The hackers used phishing to steal credentials from YouTube channel owners. Many owners said the hackers sent emails that lured them into phishing sites that looked like Google sign-in sites. After the owners entered their YouTube credentials, the attackers used the details to sign in to Google Accounts and assign the channels to new owners.
You also changed the channel's "vanity URL" to be similar to the channel and the account was deleted even though the channels are available for sale in some Darknet forums.
The phishing emails hackers use to attract potential targets are so well-crafted that they look real at first glance.
ZDNet is a primary concern of developers that hackers can bypass two-factor authentication for user accounts. One victim said the cyber criminals might have used a Reverse Proxy-based Modlishka Phishing Toolkit to reroute these attacks, assigning accounts to a new owner as YouTube will soon restore all the hijacked accounts and return them to their original owners.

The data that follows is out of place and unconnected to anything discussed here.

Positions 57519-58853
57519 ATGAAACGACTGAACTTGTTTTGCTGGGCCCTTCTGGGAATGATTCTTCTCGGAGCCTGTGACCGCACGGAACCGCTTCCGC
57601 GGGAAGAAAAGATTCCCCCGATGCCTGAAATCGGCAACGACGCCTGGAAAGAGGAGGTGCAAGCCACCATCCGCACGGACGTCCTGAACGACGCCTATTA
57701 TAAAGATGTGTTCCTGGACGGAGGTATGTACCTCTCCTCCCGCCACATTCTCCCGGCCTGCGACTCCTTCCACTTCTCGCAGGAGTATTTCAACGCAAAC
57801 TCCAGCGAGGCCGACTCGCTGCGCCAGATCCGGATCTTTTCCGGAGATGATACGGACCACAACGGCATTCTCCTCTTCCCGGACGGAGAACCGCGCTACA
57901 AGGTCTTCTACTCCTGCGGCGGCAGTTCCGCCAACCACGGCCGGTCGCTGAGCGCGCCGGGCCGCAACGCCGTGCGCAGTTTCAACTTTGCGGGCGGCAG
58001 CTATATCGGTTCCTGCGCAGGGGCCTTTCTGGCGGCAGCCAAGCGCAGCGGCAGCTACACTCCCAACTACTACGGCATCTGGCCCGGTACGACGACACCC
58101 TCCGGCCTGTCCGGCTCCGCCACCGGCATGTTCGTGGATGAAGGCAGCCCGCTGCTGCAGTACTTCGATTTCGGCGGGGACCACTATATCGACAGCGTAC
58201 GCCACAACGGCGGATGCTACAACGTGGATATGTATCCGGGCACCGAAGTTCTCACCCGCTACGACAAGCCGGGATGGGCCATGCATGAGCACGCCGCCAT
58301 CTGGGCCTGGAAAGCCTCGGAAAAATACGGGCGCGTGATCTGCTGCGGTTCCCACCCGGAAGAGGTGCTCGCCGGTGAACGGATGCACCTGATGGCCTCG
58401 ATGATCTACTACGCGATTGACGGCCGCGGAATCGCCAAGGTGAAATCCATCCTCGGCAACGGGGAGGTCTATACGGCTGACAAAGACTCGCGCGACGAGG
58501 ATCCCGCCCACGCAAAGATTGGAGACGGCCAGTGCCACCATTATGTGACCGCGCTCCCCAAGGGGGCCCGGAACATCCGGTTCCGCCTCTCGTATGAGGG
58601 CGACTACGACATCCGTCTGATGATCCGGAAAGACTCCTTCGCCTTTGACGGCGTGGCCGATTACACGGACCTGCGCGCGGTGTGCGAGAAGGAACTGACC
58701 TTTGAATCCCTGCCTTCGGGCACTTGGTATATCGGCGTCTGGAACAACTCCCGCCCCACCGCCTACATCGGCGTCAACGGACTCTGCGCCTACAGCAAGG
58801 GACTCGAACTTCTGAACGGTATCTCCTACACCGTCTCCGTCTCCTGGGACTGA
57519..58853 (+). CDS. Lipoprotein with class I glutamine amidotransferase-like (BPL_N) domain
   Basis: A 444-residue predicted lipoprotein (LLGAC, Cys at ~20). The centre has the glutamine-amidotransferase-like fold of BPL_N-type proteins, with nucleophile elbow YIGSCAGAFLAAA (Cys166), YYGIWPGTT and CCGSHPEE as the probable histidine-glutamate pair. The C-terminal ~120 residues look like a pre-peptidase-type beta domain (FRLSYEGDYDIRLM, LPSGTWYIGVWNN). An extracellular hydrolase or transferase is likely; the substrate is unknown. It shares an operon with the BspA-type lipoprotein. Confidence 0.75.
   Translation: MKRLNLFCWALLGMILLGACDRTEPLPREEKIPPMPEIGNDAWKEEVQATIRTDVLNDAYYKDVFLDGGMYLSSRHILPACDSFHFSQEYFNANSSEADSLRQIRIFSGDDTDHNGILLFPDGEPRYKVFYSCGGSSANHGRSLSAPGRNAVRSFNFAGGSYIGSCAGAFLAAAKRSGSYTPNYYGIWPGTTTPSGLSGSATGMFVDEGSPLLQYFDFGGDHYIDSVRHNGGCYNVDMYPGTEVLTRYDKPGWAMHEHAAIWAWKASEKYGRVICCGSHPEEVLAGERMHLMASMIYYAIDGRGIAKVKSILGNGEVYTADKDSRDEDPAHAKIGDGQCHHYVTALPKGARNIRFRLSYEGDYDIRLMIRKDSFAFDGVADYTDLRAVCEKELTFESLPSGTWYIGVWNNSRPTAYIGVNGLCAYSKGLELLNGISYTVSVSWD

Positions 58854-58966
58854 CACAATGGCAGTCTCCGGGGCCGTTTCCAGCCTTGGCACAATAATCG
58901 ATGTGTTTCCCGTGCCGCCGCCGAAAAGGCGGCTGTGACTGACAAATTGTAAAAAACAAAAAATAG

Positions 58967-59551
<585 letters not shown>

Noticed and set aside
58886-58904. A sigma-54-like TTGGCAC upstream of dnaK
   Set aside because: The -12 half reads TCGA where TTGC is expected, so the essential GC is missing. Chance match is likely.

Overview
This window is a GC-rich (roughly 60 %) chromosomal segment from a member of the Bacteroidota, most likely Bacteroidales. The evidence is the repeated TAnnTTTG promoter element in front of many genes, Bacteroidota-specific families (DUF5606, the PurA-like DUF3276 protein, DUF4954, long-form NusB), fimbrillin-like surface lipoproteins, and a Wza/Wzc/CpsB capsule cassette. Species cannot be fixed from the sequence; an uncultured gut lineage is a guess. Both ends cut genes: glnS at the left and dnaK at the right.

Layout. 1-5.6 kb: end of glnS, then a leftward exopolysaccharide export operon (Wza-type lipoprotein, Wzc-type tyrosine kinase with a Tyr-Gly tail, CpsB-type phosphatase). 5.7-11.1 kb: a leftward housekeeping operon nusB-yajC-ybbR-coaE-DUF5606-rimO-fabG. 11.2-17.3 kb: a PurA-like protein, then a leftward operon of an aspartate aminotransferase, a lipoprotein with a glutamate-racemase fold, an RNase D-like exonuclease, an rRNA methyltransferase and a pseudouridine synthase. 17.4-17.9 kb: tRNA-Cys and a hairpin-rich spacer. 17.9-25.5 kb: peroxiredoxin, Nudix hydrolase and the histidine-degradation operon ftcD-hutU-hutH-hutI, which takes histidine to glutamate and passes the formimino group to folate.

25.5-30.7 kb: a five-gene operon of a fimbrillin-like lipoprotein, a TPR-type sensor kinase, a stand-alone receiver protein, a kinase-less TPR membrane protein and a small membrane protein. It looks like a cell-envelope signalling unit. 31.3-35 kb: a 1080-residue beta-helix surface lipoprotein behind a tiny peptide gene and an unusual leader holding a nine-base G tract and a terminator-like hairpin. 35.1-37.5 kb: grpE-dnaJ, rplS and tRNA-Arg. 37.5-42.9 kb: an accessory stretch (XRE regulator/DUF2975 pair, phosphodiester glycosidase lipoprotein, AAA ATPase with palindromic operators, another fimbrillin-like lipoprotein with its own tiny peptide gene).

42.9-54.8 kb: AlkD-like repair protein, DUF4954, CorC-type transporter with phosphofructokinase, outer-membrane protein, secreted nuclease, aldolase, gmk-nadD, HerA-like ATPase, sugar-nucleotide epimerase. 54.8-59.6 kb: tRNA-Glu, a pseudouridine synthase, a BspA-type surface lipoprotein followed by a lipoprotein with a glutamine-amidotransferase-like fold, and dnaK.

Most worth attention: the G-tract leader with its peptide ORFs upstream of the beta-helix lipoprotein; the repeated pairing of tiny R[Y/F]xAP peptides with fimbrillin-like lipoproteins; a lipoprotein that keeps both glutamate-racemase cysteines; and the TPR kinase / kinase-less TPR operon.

Askamani is active in OGUsers, a darknet forum used by hackers to sell access to hacked accounts, including YouTube.  Askamani also said that an increase in complaints would mean that someone gets hold of a "really nice database" and that he now gets "a bang for his money".